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Mechanistic studies of glycoside hydrolase substrates and inhibitors

Thesis type
(Thesis) Ph.D.
Date created
Glycoside hydrolases (GHs) are the enzymes that catalyze the cleavage of glycosidic bonds, which link carbohydrate units to other biomolecules. The work in this thesis comprises mechanistic studies of various GHs with experimental and computational methods. In Chapter 2, the transition state (TS) for the hydroxide-catalyzed hydrolysis of 4-nitrophenyl α-d-mannopyranoside in aqueous media was studied via kinetic isotope effect (KIE) measurements and computational methods. The findings were consistent with a mechanism involving formation of a transient oxirane intermediate. This mechanism supports the pre- viously proposed neigboring group participation mechanism for a GH99 mannosidase. Chapter 3 and 4 provides a mechanistic analysis of a GH36 α-galactosidase mechanism-based covalent inhibitor. Crystal structures of the enzyme-bound species demonstrate that the Michaelis complexes for intact inhibitor and product have half-chair conformations, while the covalent intermediate adopts a flattened half-chair conformation. QM/MM calculations confirm the structural and electronic properties of the enzyme-bound species and provide insight into active site interactions. TSs for covalent intermediate formation and hydrolysis were assessed using experimental KIEs and QM/MM calculations. The enzyme was found to stabilize TS charge development on a remote C5-allylic center of the reacting carbasugar, and catalysis proceeds via a loose SN 2 TS with no discrete cationic intermediate. In chapter 5 KIEs were measured for the hydrolysis of α-d-glucopyranosyl fluoride by two inverting GHs and compared to values computed with multiscale QM/MM methods for the hydrolysis of α-d-glucopyranosyl fluoride promoted by an inverting Aspergillus niger GH15 α-glucosidase to give β-d-glucopyranose. KIEs were also measured for catalysis of β-d-glucopyranosyl fluoride by the Trichoderma virens GH55 inverting β-glucosidase; this reaction occurs via the "Hehre resynthesis–hydrolysis mechanism" to give the hydrolysis product α-d-glucopyranose. The TSs for both reactions are essentially identical with fluoride ion departure occurring with active site stabilization of pyranosylium ion-like TSs, and with catalysis driven solely by enzymatic H-bonding assistance. In chapter 6 I present the design and synthesis of a cyclopropyl inactivator candidate for β-d- glucuronidase and α-l-iduronidase which was tested for activity with human βglucuronidase and human α-l-iduronidase but found no inhibition against the natural substrate.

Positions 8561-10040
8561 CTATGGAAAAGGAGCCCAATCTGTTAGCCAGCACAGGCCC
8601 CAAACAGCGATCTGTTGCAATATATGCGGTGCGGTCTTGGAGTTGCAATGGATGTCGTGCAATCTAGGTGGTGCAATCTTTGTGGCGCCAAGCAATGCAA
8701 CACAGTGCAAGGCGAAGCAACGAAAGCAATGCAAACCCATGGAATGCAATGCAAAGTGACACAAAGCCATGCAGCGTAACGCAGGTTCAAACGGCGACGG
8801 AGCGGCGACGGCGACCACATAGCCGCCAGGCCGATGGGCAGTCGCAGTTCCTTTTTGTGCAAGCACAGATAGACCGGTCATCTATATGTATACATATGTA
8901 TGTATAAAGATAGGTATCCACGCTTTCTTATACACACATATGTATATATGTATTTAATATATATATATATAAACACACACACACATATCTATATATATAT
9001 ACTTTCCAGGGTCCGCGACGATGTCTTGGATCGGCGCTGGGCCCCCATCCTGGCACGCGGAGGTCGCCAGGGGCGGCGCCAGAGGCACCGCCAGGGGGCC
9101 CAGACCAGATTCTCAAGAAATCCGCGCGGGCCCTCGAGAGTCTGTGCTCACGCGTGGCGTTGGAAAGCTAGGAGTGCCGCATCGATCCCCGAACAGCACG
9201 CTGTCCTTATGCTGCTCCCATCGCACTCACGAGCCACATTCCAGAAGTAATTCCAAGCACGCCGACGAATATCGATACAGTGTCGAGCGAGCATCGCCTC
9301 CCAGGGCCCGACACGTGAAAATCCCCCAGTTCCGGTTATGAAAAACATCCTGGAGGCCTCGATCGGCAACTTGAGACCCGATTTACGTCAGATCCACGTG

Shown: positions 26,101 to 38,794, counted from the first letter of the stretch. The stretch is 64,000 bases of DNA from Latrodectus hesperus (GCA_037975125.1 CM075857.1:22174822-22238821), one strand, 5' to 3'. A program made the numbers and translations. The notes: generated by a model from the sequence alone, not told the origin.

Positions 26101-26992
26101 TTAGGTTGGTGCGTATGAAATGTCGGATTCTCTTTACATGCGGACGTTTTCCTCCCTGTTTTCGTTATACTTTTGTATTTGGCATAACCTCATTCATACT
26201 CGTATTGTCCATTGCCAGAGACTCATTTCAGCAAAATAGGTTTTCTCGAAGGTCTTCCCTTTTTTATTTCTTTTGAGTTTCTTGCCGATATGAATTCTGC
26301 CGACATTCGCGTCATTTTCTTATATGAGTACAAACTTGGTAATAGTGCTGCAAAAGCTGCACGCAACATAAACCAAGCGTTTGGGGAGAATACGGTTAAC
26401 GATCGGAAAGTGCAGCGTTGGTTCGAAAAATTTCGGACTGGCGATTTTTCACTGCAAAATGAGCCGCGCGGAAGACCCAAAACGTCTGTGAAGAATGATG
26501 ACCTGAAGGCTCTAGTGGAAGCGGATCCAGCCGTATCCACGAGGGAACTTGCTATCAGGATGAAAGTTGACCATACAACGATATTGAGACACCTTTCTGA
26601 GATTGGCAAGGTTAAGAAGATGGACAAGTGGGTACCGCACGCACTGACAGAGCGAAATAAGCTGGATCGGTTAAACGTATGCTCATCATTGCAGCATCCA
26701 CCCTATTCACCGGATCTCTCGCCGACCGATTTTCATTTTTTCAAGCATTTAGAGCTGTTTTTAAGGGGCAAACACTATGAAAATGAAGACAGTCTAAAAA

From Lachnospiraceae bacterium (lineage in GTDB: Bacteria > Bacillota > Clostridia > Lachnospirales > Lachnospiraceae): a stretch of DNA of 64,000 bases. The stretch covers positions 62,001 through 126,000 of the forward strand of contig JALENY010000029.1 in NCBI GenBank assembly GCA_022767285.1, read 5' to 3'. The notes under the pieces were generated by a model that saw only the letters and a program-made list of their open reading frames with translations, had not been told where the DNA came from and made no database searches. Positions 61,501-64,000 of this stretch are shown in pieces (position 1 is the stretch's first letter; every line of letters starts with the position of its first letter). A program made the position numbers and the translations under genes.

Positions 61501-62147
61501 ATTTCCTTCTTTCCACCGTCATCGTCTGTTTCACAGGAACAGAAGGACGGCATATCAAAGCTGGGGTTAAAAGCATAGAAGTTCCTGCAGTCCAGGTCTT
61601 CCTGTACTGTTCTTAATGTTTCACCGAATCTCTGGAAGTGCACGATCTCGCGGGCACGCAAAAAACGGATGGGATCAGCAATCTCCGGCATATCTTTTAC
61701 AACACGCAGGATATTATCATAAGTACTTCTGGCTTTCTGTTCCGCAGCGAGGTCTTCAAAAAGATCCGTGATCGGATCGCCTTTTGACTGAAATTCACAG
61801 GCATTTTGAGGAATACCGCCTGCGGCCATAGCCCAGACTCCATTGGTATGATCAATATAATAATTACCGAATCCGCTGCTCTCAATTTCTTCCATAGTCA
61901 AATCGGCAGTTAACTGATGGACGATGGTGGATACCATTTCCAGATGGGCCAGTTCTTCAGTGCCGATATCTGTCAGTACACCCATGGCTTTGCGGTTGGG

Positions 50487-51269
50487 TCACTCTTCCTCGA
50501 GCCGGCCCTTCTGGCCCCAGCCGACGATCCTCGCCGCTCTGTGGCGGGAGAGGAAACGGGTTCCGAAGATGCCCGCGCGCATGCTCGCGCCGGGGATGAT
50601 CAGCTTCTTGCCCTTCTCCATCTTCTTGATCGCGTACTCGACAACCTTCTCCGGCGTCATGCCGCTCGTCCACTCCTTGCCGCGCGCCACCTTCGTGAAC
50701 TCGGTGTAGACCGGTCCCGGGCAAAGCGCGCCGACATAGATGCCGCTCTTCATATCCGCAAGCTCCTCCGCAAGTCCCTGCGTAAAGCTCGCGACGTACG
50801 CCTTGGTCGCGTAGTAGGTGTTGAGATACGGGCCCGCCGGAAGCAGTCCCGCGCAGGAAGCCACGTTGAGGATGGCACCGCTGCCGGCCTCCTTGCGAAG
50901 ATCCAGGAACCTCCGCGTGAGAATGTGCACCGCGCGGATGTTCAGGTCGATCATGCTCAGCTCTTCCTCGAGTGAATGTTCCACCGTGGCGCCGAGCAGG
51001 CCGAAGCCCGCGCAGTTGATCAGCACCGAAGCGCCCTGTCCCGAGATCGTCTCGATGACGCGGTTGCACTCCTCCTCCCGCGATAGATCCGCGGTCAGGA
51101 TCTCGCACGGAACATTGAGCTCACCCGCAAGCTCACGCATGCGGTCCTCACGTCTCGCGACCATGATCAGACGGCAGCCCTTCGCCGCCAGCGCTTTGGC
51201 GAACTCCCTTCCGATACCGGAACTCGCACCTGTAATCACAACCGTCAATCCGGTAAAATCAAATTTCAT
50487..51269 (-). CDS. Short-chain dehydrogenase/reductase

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Thesis advisor: Bennet, Andrew
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